‘Ello everyone! Gods of Egypt? More like God I Feel Ripped Off (I was going to say gypped, but that is racist. The more you know). This was one of the most anticipated movies of the year for us, so I went in with a bunch of expectations. Let’s go!

  • The Good – I liked the world building. It was interesting and the script was able to be a lot tighter than you would think given the subject matter. I hate the “this should have been a Game of Thrones like show, not a movie” nonsense, you could say that about almost anything. But this could have probably sustained itself as such a thing, and I would have been thoroughly entertained. It’s not that bad … because “that bad” for this movie is literally the worst film of the year. It isn’t the worst film of the year which is actually an achievement.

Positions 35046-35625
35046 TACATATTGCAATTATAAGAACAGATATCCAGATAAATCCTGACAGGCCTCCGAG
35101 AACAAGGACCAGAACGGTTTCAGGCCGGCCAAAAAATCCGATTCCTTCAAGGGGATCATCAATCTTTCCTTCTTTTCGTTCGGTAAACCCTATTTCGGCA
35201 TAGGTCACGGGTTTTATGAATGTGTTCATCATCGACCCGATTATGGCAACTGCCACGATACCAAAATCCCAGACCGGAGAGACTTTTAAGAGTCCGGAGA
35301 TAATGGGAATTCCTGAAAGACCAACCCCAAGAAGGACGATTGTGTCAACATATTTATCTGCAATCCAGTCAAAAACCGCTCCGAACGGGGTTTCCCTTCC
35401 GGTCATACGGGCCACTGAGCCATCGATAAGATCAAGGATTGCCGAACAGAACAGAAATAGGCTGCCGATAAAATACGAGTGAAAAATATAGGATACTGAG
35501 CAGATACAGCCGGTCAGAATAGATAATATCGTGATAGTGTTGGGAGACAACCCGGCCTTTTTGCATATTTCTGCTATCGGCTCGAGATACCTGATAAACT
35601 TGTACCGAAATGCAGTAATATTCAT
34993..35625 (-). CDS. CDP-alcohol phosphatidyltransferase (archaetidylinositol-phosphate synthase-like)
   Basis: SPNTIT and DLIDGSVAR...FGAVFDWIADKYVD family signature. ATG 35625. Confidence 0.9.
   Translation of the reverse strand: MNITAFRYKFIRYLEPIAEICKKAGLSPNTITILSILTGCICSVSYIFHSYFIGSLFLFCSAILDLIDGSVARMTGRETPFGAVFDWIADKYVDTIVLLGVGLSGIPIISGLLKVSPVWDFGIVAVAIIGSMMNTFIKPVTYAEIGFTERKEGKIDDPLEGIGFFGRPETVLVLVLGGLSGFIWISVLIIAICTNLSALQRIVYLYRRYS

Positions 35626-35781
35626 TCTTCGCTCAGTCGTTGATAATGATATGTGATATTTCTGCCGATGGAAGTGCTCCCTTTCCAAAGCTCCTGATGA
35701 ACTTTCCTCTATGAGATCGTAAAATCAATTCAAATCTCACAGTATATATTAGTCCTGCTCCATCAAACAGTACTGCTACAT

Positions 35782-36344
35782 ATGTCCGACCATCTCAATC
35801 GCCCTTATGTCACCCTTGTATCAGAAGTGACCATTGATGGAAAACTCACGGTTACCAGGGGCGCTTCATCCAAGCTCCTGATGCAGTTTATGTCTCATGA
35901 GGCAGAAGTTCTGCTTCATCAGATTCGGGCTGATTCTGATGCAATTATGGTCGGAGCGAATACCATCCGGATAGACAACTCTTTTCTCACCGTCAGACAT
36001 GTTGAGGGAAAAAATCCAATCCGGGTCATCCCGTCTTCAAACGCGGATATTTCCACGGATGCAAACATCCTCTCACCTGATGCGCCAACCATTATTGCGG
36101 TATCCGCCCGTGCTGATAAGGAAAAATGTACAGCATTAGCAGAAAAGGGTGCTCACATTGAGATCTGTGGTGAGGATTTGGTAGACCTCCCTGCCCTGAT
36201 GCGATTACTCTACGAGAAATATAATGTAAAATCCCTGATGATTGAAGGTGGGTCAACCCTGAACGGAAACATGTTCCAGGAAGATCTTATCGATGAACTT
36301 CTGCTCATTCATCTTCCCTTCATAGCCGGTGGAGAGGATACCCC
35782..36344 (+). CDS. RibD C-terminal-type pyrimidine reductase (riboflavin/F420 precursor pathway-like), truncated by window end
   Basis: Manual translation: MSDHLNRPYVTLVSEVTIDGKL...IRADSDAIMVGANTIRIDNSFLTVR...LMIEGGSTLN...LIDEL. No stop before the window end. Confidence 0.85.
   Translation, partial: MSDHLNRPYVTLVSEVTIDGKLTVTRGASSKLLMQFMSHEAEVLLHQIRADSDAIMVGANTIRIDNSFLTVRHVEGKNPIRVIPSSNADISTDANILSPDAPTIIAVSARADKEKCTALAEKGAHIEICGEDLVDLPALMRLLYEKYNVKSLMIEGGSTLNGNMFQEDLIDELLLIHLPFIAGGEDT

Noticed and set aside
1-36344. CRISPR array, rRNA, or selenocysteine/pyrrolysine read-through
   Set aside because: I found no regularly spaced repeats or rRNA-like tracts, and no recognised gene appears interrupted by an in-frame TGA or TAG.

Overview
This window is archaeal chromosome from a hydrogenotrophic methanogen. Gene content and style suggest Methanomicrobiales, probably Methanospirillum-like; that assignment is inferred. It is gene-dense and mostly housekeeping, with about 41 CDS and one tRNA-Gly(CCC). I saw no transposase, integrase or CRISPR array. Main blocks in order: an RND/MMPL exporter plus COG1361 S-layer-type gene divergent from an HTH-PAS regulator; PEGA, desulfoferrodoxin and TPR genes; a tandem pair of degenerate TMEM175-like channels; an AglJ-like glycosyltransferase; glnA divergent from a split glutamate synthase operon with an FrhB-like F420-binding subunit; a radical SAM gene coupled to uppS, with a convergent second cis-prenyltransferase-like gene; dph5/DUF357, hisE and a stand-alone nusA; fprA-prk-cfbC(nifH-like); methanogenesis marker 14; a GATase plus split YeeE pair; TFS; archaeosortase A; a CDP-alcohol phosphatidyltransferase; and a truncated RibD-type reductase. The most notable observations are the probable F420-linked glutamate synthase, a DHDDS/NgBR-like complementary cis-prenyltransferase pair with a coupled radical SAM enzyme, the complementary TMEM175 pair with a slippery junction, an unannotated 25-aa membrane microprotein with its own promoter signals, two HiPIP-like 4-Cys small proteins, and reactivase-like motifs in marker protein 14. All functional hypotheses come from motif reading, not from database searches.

• The Bad – The acting. The CGI was pretty atrocious. Actually, the movie itself is beautiful, no joke. But a bunch of scenes are really just terrible. I would say that while he gives it his all, having Gerard Butler in the film hurts it because it ends up too over the top. They should have stuck to totally television actors and gone from there, I think it would have ended up being a bit better.
  • The BMT – Yes. I would say 40 is just about appropriate for the film. Definitive, top 10 (maybe 5) for a year. But not the worst by any stretch. To kick it up a notch it either would have had to make literally no sense (it was shockingly coherent as I said) or just looked like a complete pile of shit throughout. But it didn’t. Part of me is impressed it managed to charm me at all, I’m down for a sequel to be honest.